A Chance to Cure America’s Drug-Price Sickness
(Bloomberg Opinion) -- This year’s prescription-drug price hikes may have been a bit less exorbitant than in years past. But they were plenty high enough to hurt American patients — and strengthen resolve in Washington to push back.
“The list price increases must stop,” was the response from Health and Human Services Secretary Alex Azar. “Prices must start coming down.”
So far, the Trump administration hasn’t made much headway against drug prices, but a new Congress is poised to help. It’s not just that Democrats have retaken control of the House of Representatives; it’s also that many Republicans have decided to act. Majority Leader Mitch McConnell says he’ll allow the issue on to the Senate agenda this year, and Republican Senator Chuck Grassley, the new chairman of the Finance Committee, has endorsed specific measures to increase competition.
This favorable political landscape can yield real progress against America’s extraordinary drug prices, if lawmakers and the White House look for common ground on common-sense strategies.
A good way to start is by boosting competition. That means ending the games brand-name drugmakers play to preserve their patent protection: They block generics makers from getting the samples they need to test copies, and they pay those companies to delay or abandon their plans to compete. Legislation that Congress has been ignoring for years would enable generics makers to sue for the samples they need. Many Democrats support it, and now Grassley does, too.
And Grassley is sponsoring a separate bipartisan bill to stop pay-for-delay tactics. If he can get his Senate colleagues to cooperate, then President Trump would only need to sign his name.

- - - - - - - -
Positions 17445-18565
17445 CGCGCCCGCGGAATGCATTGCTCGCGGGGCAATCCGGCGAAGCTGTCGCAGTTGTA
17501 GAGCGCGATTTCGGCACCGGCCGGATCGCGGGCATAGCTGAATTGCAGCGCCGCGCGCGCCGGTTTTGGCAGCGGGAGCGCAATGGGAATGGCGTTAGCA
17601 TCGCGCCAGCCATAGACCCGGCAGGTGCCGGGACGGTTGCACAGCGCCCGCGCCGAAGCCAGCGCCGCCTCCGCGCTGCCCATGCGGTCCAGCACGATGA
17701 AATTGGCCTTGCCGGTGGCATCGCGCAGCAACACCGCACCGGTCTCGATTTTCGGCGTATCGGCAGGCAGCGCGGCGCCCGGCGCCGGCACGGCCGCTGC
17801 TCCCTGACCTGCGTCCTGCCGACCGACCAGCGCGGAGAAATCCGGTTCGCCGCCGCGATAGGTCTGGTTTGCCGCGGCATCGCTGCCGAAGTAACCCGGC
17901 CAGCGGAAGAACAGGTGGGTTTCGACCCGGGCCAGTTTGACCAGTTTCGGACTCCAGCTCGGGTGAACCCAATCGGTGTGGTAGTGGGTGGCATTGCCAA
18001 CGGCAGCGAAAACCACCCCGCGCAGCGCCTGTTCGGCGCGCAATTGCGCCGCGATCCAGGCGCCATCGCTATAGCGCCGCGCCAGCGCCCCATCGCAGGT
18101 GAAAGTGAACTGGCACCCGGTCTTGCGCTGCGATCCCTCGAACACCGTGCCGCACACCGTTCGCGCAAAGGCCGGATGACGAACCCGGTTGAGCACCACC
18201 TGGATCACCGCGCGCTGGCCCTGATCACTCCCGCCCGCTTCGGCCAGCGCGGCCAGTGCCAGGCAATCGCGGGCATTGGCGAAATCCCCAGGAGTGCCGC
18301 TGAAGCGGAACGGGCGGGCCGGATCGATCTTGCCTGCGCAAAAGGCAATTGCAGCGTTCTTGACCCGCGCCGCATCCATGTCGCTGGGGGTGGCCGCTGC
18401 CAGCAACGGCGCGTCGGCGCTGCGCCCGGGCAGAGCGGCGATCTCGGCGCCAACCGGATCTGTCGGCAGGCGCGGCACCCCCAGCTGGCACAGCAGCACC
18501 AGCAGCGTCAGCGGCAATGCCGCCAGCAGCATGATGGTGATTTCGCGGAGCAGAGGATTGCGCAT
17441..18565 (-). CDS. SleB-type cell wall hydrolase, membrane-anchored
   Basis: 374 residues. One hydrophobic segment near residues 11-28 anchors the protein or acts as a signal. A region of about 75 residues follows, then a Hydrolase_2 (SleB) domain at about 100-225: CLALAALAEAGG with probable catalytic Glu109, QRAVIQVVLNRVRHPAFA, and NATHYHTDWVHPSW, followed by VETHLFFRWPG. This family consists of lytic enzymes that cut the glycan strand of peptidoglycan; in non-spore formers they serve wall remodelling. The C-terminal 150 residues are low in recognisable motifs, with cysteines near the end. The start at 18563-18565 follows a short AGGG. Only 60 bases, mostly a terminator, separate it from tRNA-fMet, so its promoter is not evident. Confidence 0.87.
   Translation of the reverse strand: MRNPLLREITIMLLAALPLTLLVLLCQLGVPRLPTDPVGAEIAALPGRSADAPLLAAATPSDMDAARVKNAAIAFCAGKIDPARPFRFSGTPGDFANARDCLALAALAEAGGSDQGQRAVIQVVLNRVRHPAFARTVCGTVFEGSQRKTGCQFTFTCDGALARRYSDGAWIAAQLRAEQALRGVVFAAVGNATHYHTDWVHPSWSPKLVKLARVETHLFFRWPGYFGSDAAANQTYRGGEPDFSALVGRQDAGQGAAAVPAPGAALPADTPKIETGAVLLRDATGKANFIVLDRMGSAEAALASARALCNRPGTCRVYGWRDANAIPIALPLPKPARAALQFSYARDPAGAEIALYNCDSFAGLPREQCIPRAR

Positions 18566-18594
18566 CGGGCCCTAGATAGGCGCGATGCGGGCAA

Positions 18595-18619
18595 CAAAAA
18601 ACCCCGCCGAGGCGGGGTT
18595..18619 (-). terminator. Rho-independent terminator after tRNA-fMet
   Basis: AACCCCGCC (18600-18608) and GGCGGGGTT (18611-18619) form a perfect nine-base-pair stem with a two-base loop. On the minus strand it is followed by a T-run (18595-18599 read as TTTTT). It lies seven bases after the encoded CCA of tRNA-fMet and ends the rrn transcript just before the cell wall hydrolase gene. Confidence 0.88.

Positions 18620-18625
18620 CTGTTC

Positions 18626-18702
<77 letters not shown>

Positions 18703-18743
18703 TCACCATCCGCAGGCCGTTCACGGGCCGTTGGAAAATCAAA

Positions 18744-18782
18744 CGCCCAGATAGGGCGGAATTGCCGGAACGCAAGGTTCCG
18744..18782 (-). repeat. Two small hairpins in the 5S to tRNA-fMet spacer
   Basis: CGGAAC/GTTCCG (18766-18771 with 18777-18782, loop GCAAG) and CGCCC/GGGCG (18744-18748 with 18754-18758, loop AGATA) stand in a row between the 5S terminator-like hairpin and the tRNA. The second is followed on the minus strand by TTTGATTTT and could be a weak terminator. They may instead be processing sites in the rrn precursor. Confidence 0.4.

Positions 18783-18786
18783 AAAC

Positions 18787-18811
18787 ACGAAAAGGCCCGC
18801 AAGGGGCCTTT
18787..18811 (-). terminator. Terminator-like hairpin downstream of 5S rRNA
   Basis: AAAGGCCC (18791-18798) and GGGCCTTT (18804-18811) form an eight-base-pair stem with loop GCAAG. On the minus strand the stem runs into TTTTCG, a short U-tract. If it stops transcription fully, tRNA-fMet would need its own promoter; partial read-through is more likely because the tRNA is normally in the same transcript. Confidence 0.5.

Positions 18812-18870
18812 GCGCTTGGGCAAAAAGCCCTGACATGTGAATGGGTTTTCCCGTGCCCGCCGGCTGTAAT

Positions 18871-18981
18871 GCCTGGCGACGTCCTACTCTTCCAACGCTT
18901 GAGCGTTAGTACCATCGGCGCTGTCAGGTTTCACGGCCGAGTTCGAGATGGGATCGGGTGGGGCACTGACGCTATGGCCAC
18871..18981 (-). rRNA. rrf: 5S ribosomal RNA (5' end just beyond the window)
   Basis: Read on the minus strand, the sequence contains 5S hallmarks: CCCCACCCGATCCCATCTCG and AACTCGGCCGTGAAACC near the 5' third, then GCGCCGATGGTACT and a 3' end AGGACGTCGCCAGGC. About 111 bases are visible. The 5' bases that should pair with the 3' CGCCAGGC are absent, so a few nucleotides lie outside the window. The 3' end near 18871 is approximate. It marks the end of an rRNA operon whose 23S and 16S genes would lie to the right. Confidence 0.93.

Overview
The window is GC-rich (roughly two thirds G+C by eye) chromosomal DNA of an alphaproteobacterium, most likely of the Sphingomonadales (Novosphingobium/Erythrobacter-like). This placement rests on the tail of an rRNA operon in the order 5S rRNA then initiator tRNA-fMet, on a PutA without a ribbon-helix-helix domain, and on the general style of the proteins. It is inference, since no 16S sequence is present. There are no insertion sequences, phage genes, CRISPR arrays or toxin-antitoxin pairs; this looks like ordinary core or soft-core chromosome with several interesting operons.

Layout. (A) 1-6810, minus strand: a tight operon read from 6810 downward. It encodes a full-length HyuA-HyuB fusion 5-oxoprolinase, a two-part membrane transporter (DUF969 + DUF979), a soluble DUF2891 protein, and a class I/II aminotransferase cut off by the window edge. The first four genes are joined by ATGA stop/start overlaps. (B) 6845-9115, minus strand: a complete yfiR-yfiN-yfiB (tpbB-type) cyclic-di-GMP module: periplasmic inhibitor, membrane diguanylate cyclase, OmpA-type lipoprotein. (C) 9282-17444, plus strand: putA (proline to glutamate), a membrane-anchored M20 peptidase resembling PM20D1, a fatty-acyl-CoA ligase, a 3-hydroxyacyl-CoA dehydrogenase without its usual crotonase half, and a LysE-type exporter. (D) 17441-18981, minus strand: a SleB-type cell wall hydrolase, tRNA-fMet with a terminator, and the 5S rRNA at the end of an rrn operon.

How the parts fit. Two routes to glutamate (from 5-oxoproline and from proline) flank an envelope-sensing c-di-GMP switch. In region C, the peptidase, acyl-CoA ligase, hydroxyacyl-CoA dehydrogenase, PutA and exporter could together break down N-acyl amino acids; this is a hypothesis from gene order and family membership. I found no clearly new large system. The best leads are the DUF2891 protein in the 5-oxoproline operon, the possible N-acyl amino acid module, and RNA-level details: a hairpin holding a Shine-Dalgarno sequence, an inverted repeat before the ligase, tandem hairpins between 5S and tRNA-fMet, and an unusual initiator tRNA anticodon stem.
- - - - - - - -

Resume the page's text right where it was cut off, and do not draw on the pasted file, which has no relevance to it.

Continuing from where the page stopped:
Another way to lower prices for many Americans would be to enable them to legally buy drugs from other countries — where prices are half or less those in the U.S. Here again Senator Grassley is lending his name to legislation that would allow imports from Canada. This could be a first step toward wider importation from all countries with pharmaceutical oversight as reliable as that provided by the U.S. Food and Drug Administration.
Then there is the Trump administration’s promising — if not yet fully formed — proposal to benchmark the prices of drugs administered by doctors to Medicare patients against prices in other countries. Grassley and other Republicans have not yet signed on to this strategy. Democrats should join forces with the White House to sell the idea. Unfortunately, some of them are instead pulling in a more radical direction, proposing to index the prices of all drugs to those of other countries, and to punish companies whose prices are too high by rescinding their patent rights. That approach won’t win the broad support that is necessary to change policy.
Other countries have cheaper drugs partly because governments negotiate with pharmaceutical companies. The U.S., too, could have lower prices if it were to negotiate on behalf of Medicare’s 43 million drug-insurance beneficiaries — rather than have the private companies that provide the coverage negotiate individually. This would work even better if Medicare could refuse to pay for certain drugs that cost more than they are medically worth. The pharmaceutical industry has fought against this since the dawn of Medicare drug coverage, alas, and Grassley and other Republicans aren’t budging on the issue. Democrats should keep pressing, even if the idea won’t fly right now.
Any number of other strategies would be worth bipartisan consideration — including requiring greater transparency on price increases, as some states are demanding; having the National Institutes of Health set pricing conditions when it transfers intellectual property to drug companies; and giving doctors more incentive to consider price in deciding which drugs to prescribe. Every effort will require that Congress and the White House stand together against pressure from the pharmaceutical industry. There’s never been a better moment to try.
Editorials are written by the Bloomberg Opinion editorial board.
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